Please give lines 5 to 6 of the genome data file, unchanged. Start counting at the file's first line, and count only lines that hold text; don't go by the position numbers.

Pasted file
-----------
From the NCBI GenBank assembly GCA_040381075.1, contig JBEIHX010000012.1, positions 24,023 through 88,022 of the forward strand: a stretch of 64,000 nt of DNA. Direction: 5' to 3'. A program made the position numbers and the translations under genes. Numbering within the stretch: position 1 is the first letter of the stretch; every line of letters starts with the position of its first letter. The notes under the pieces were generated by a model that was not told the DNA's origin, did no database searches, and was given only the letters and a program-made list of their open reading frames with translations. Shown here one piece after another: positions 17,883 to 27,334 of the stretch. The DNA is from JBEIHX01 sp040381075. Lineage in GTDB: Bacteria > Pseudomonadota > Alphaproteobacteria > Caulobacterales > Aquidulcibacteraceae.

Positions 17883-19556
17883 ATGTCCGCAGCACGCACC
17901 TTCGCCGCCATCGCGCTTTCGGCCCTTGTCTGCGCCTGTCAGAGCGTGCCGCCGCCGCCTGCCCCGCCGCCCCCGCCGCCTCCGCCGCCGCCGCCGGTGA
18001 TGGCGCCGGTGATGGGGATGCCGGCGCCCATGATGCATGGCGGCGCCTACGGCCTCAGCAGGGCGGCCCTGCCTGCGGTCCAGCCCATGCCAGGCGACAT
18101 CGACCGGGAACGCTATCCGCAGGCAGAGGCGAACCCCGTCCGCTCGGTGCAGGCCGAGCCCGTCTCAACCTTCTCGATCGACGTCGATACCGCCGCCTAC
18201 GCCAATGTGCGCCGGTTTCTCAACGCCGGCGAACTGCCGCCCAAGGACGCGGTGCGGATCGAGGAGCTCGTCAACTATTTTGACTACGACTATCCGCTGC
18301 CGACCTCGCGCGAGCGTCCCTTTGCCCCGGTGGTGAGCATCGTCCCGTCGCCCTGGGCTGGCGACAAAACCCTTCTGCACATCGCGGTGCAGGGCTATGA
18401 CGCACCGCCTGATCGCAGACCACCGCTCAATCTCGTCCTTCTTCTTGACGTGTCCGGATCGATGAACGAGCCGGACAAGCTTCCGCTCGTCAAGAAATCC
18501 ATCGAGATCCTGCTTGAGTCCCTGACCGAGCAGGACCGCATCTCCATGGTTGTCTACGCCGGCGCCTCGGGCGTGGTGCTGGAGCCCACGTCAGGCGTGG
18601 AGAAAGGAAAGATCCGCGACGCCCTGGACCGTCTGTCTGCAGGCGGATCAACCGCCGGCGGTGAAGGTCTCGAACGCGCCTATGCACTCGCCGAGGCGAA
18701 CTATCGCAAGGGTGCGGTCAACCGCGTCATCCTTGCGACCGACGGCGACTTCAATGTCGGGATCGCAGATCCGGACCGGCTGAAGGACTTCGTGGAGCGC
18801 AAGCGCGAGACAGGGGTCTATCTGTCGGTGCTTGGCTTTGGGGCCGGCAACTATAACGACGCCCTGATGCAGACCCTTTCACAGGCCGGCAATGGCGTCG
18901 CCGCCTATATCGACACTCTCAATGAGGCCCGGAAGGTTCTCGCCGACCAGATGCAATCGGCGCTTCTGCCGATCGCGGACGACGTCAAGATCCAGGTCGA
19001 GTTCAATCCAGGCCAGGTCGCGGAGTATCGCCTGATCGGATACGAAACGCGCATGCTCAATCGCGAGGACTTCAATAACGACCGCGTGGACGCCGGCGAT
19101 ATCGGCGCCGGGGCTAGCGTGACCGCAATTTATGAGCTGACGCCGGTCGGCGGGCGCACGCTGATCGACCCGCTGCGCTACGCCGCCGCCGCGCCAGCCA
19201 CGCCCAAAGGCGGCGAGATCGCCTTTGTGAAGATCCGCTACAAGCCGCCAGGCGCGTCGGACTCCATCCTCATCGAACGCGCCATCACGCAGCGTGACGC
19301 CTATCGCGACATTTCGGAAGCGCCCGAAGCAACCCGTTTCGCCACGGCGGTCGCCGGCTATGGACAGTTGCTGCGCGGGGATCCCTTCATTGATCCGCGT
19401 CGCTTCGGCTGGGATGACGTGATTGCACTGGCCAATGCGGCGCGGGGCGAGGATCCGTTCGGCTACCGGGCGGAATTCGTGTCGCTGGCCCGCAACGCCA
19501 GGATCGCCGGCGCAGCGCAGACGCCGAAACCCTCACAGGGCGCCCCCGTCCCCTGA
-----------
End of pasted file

18001 TGGCGCCGGTGATGGGGATGCCGGCGCCCATGATGCATGGCGGCGCCTACGGCCTCAGCAGGGCGGCCCTGCCTGCGGTCCAGCCCATGCCAGGCGACAT
18101 CGACCGGGAACGCTATCCGCAGGCAGAGGCGAACCCCGTCCGCTCGGTGCAGGCCGAGCCCGTCTCAACCTTCTCGATCGACGTCGATACCGCCGCCTAC